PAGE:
This post is my response to the March blog carnival topic on dealing with questions, concerns and judgements in relation to unconventional parenting decisions. There were no other contributions for this month’s carnival, so next month I will give a little bit more lead time for submissions, which should hopefully enable more bloggers to participate. 🙂 So without further ado…
Oliver has a snowsuit, which has been worn precisely seven times. Three of those times were for snowshoeing or winter sailing. He does not own any other winter coats or pants. Most days, I take him out in pants and a short-sleeved shirt, with a sweater, hat, and shoes or boots. Sometimes we even skip the sweater. And now that he can quite deftly remove his own hat, he goes hatless with increasing frequency.
Oliver has a mid-weight bundle bag in his stroller, and it keeps him cozy and warm. On the few occasions I have put an extra layer on him, for example, if we were going to the park and I knew he was going to spend any significant amount of time outside the stroller, he has been overheated and sweaty when I removed him from the stroller.
So why is this at all controversial? Well, it appears that perfect strangers, accustomed to seeing infants bundled to the nines in winter, feel compelled to share their views on how I dress my baby. I’ve heard so many comments that it has gotten to the point where I actually start to feel defensive when people so much as look at Oliver that certain way — you know, that look that is simultaneously judgmental and pitying.
The looks and comments have made me acutely aware that I am probably one of few parents who dresses my baby this way on cold days. I don’t deliberately draw attention to Oliver’s (lack of) winter attire, but whenever I have to remove him from the stroller, it is there for every judgemental stranger to see… and to comment on.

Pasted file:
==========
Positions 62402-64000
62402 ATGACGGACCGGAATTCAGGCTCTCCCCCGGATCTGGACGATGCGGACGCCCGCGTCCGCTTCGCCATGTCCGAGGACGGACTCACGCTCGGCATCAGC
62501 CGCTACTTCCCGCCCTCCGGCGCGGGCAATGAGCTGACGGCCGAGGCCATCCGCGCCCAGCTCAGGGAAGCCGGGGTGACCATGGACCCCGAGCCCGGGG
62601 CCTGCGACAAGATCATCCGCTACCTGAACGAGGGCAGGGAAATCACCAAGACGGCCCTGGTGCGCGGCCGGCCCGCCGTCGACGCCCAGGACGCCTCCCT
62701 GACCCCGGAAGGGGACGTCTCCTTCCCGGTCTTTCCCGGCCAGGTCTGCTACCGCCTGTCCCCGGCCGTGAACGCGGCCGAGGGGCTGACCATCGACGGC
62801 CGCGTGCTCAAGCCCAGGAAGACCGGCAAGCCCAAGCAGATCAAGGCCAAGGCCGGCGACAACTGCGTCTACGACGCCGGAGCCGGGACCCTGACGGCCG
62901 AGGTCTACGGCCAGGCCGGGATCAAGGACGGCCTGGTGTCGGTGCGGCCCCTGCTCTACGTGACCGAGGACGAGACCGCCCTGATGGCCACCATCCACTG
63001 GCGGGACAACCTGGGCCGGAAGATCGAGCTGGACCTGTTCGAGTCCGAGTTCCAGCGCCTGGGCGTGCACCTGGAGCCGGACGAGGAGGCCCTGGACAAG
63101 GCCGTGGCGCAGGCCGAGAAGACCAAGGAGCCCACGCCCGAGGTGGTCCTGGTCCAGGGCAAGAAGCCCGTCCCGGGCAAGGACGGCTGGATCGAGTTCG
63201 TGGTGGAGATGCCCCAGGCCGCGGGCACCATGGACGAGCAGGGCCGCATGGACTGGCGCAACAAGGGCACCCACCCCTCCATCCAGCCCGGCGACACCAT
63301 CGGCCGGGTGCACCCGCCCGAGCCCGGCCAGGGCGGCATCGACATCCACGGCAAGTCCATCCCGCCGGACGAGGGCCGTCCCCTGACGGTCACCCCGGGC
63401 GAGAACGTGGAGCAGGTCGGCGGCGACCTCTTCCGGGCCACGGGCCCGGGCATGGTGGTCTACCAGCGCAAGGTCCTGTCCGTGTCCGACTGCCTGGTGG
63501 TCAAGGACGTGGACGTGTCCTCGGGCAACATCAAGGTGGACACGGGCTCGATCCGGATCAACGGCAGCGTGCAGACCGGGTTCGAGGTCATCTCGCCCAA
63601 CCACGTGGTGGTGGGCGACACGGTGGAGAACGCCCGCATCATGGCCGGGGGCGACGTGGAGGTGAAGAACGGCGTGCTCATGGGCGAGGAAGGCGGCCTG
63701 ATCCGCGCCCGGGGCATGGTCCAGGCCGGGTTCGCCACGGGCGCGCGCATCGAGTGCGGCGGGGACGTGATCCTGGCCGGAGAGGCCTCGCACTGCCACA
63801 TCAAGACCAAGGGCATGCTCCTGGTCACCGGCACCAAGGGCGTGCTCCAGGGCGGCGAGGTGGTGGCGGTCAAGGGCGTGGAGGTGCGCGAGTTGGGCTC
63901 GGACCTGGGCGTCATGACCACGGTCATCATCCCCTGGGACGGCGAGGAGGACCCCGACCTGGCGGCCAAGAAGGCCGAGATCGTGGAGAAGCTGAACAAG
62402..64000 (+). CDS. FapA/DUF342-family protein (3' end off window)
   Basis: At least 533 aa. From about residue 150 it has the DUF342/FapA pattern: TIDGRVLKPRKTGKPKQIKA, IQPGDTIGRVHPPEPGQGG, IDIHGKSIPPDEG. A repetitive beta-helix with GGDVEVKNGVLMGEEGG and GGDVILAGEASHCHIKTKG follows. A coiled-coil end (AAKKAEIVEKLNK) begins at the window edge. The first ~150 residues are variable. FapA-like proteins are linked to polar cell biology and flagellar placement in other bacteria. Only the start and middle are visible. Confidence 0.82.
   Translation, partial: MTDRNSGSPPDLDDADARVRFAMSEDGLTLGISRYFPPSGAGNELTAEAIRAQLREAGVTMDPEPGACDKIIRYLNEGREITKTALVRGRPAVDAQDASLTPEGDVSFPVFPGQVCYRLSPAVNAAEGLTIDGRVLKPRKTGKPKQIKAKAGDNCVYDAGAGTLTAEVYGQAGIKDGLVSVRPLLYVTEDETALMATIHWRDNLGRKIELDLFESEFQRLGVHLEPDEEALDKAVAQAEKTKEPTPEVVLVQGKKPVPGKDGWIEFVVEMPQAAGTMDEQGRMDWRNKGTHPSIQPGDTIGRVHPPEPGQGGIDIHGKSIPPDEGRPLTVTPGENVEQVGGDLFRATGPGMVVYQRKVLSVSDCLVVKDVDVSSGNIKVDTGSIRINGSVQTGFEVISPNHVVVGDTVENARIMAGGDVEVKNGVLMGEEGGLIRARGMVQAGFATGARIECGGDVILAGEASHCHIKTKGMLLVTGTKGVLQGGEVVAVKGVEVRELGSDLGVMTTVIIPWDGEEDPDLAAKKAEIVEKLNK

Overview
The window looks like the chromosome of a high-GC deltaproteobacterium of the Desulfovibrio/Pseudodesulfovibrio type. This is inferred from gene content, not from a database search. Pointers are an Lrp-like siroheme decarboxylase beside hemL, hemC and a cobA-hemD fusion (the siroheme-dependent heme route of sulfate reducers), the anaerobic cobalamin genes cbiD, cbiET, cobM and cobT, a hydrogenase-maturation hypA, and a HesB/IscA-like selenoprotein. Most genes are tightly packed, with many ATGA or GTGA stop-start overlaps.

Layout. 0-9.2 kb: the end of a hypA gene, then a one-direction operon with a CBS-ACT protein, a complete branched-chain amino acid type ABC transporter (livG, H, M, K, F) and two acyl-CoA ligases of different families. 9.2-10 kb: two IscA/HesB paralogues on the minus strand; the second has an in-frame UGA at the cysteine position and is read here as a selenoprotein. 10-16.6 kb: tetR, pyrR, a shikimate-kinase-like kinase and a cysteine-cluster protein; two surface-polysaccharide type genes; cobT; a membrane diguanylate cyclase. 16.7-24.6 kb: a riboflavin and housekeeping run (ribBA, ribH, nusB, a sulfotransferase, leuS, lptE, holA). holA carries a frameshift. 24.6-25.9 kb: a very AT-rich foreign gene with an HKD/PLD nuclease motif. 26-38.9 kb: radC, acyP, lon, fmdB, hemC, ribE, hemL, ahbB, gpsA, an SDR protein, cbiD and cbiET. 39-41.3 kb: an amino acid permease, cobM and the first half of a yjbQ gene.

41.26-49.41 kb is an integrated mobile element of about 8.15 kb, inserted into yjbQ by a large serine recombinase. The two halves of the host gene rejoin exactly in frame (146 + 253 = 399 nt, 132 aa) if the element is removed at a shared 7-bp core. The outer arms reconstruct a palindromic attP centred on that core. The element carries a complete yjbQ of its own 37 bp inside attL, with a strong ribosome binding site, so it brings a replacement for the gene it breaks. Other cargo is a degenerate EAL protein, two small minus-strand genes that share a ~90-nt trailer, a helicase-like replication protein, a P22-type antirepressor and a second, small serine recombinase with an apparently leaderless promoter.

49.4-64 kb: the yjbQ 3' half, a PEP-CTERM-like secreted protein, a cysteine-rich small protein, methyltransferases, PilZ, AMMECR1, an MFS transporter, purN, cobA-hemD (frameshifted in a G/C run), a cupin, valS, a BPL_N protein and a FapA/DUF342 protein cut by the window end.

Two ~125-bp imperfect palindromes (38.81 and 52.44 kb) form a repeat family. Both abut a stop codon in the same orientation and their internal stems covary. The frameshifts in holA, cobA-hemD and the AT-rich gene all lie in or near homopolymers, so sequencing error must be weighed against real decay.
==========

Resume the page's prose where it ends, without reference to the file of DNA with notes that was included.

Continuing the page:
At least once a week, some well-intentioned passerby will politely inform me, “I think your baby is cold.” This has even happened indoors, inside of stores, where I often take Oliver out of the bundle bag so he doesn’t get too warm. The worst times, though, are those where I have removed Oliver from the stroller to carry him because he was crying, and people have come up to me tell me that my baby (now in my arms) is crying is because he is cold. Usually, I shamefully mutter something about Oliver being a warm baby, and make my escape as quickly as possible.
A few weeks ago, en route to a community centre program, Oliver and I made a brief stop in a café next door to the centre. It was cold and rainy outside, and he had been ensconced in his stroller and covered with the plastic rain shield. I removed him from the stroller while we were in the café, and upon leaving, decided that it was easier for us to just dash next door as-is than to go through the rigamarole of putting him back in the stroller and zipping up the rain shield. So we made a run for it. In the rain. With no jackets.
When I arrived in the centre and stepped into the elevator, I got that look. For once, I pre-empted the impending comment, looked straight at the woman, and joked, “Yeah, I know. I’m a horrible, neglectful parent. But hey, he’s a hardy Canadian boy. He can take it.” She laughed and immediately started backtracking.
I don’t know why I find myself so bothered by this rather trivial issue; perhaps because it happens so frequently. And let’s face it, nobody enjoys being on the receiving end of unsolicited judgements and comments.
I’m not going to yield to public pressure and dress Oliver warmer than is comfortable for him, but I am truly at a loss for a way to politely, yet firmly, respond to let folks know that their input is unsought.
How do you respond when someone gives you unsolicited feedback on your parenting decisions?